A pitch raise is a preliminary piano tuning performed prior to a regular tuning. Also known as a “pitch correction” or a "pre-tuning", this procedure is often associated with the term “double-tuning”.
A pitch raise changes the overall tension on your piano’s structure as a whole. A pitch correction can be one of the most ‘painful’ experiences a piano can go through, during its lifetime.
Generally, a piano that is tuned and serviced regularly does not need to receive this procedure, however:
(1) Vast changes in temperature, humidity, and atmosphere, (2) loose tuning pins, (3) heavy playing, and (4) the placement of your piano can cause the pitch to change, to fall flat or to be raised sharp, in drastic measure.
If several years have passed since your piano’s last tuning date, several pitch raises may be in order to help reestablish long-term tuning stability.
Each year that passes by your piano's pitch drops further and further away from its proper tension levels. Your piano tuner / technician must work very carefully to stretch the piano's wires ("strings") to calculated points of tension in order for the piano's pitch to rise and then fall, immediately, to its intended point of bearing - before the actual tuning takes place.
If your piano tuner / technician has informed you that your piano needs a pitch raise, you may be wondering, “Is this procedure really necessary?” ”Isn’t one tuning good enough?”
Tuning a piano is very different from tuning a guitar, a violin, or any other stringed instrument.
Instead of tuning only 4, 6, or 12 strings respectively, there are over 220+ strings in your piano that must be adjusted and tightened, which increases pressure on the soundboard, bridges, and cast iron plate.
Each of these strings holds approximately 150-200 lbs. of tension, a combined total of 16 to 22 tons, depending on the type of piano you own. That's enough tension to lift a house off the corner of its very foundation!
A piano string can stretch and immediately drop in pitch after being raised merely 5-10 cents sharp. This stretching over the intended pitch target is known as "overpull". Most pianos that are (1) less than 40 years old, and have (2) been tuned less than 20x during their lifetime, will require a pitch correction to adjust its tension levels, providing the piano has not been tuned within two (2) years.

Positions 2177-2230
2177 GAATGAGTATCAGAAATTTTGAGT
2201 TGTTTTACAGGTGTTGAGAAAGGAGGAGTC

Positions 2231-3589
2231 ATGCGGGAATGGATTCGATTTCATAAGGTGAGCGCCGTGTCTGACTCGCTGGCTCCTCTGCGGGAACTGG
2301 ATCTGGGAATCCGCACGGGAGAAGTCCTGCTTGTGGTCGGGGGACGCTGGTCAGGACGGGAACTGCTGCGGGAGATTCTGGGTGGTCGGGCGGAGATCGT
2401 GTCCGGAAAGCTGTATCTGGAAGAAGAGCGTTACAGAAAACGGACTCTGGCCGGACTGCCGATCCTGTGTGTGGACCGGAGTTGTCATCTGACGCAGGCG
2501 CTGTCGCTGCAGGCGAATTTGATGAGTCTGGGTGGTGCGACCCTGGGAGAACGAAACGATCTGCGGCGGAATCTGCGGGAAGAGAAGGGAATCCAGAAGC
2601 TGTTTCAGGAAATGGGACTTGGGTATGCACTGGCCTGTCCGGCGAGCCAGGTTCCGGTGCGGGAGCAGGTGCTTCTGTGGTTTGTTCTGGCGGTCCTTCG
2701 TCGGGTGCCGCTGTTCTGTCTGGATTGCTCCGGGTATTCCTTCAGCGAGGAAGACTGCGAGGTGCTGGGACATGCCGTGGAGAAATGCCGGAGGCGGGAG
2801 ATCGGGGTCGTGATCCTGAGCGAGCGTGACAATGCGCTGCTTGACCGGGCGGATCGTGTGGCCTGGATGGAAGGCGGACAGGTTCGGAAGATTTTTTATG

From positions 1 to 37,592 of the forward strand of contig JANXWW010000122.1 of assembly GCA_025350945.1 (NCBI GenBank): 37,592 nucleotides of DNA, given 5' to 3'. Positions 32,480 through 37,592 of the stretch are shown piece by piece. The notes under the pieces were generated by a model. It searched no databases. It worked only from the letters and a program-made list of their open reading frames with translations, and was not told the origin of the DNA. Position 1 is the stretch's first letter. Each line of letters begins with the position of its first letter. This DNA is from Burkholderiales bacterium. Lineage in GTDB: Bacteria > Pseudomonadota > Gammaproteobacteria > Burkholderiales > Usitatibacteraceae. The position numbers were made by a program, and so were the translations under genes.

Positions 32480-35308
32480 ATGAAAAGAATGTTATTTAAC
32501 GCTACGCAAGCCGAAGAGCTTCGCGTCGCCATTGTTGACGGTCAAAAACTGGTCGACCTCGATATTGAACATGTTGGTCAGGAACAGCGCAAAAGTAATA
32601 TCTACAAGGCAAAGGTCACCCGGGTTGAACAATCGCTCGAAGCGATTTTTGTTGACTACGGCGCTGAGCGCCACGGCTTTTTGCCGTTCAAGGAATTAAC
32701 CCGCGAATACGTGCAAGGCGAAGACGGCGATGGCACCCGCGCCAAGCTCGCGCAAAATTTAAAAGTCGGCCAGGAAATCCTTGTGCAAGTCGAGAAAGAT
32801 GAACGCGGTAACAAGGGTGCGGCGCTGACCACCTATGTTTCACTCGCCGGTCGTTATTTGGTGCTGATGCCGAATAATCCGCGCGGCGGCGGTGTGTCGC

Pianos 40 to 70 years of age will gradually lose their elasticity over time. Pianos of this age generally require only minor pitch correction(s) of <10 to 15 cents of overpull at a time, as older wires stretch sharp on their own when tuned by only a small amount, rather than fall flat, as newer wires naturally do upon tuning.
When a new piano at the factory receive new music wires ("strings"), several tunings take place and several months will pass before the piano is released to the public for sale.
There are four to five bearing points a piano string must pass through from beginning to end - from the tuning pin at the beginning, to the hitch pin at the very end.
The first segment is located (1) between the tuning pin and the capo bar. The capo bar levels strings to neighboring strings, and gives the strings up bearing.
The second segment stretches between the (2) capo bar and the front bridge pin. This segment is the actual speaking length of the string inside your piano.
The third segment rests between the (3) front and back bridge pins - the string ‘zig-zags’ in between these pins, seated on the bridge.
The fourth and last segment is the (4) back bridge pin to the plate's hitch pin, at the end.
If your piano has (5) duplex scaling this would be a fifth segment.
All segments must bear an equal amount of tension in order to achieve a stable tuning.
A pitch raise takes time, allowing all bearing points to reach an equal amount of tension. Using firm test blows on each key while tuning, the piano tuner allows the string's tension to equalize. Playing your piano in between service calls can also help to equalize string tension as well.
"What if My Piano's Strings Have Rust, or Show Any Signs of Corrosion? How Will A Pitch Raise Affect The Strings of My Piano?"
If your piano's strings have any signs of rust or corrosion, due to being placed in a humid climate, not being covered with a string cover, or not having a protective piano cover in place, a pitch correction - or even a simple tuning for that matter - can cause piano strings to break, hence, another reason to keep your piano tuned every year, and to avoid a pitch correction altogether.
Pianos 10 to 20 cents flat - should be tuned once again in 2 months; then every 6 months thereafter.
Pianos 20 to 25 cents flat - should be tuned in 1 month; then every 6 months thereafter.
Pianos 25 cents flat or more should be tuned again in 2-4 weeks; and then tuned again in 3 months; and then every 6 months thereafter.
Pianos that receive hard use or go through many changes in temperature or humidity will require more frequent tuning.
A pitch raise can be a traumatic experience for your piano;
however, through proper maintenance and regular care, you can avoid this
procedure by having your piano tuned and serviced regularly.
Contact Us today to schedule a pitch raise, and to bring your piano up to Concert A440hz. Receive a free quote today!